1. Research based i.e. you carry out a piece of original research as part of your study.
  2. Review or audit. This could be a detailed literature review perhaps combined with reflective practice and asking for recommendations to develop a new idea, procedure or policy.
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Whilst studying at university you will need to refer to information from books, websites, journals and other sources in your assignments. You must acknowledge or ‘cite’ this information in your work and include full details in your list of references.

If you don’t do this correctly, you could be accused of stealing other people’s ideas or words and trying to pass them off as your own. This is known as plagiarism. You also need to reference your own work if you quote yourself from a previous piece of work you have done.

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Critical thinking is one of the cornerstones of Higher Education. So what is it?  It’s not just an academic exercise, it’s something we do in everyday life.  For example, when shopping we compare products for quality and price before making our choice.

The ability to take a step back and question every aspect underpins academic critical thinking.

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In this section you will find all of the main areas of digital skills for which UoC have resources available.

You can also use the site search, at the top of every My.Cumbria page, to locate specific help and you are encouraged to explore Linkedin Learning which will have a short course or video to support your needs.

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CPD modules from Higher Education Institutes (HEIs) are mainly drawn from Health & Care Degree (BSc) or Masters (MSc) programmes. The programmes are made up of modular courses that add together to give enough credits to claim the award at the end.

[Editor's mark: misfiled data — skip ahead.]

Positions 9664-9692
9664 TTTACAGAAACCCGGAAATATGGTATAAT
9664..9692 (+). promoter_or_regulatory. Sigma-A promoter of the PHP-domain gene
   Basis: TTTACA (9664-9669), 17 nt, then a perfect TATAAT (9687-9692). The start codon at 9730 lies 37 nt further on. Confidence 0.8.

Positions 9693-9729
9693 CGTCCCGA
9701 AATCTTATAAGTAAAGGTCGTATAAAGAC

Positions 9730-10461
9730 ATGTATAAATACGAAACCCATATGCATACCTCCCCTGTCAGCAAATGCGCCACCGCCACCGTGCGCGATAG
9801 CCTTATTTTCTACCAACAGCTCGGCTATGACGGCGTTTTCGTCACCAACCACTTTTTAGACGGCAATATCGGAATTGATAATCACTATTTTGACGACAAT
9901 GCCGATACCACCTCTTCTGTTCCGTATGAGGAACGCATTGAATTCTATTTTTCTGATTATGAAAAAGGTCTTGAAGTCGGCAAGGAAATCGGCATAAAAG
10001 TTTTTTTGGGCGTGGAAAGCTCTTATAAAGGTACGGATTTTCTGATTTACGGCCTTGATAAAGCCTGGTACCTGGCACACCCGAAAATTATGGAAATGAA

Click the image below to see a Higher Education Qualification credit map

HE credit map

They are sometimes offered as a CPD module so people can either study a particular subject they are interested in as a standalone subject, or people can ‘module gather’ at their own pace and claim a generic award when they have enough credits. (If you don’t complete all the specific modules specified for a Programme, you cannot claim that award, but you can claim a generic award). e.g. You could complete a mix of modules from a Nursing degree and a Paramedic science degree; with enough credits then claim a Health & Social Care BSc. But you would need to complete the compulsory modules listed in the Nursing / Paramedic Science degree , and complete the placement to claim the specific degree. You would still have a valid BSc, just not in that specific subject, (and you would not be able to register as a professional in that field).

When it comes to a Masters pathway or programme, you have entered the realm of the Post Graduate. This can be different at different HEIs. Some will allow you to start a MSc pathway without a BSc, other will require you to have completed a BSc.

You can use a proportion of BSc credits towards a post graduate qualification, but you will need mainly MSc credits. This will depend on the HEI and the pathway.

Once you begin on a Post graduate (PG) pathway, you can ‘cash in’ your credits and ‘step off’ the pathway at certain points. You can stop and claim a Post Graduate Certificate (PG Cert), then a Post Graduate Diploma (PG Dip), and then finally a full Masters award (MSc).

Then, if you still have a family life and any sanity left, you can start looking at a Post Graduate Doctorate (PHd).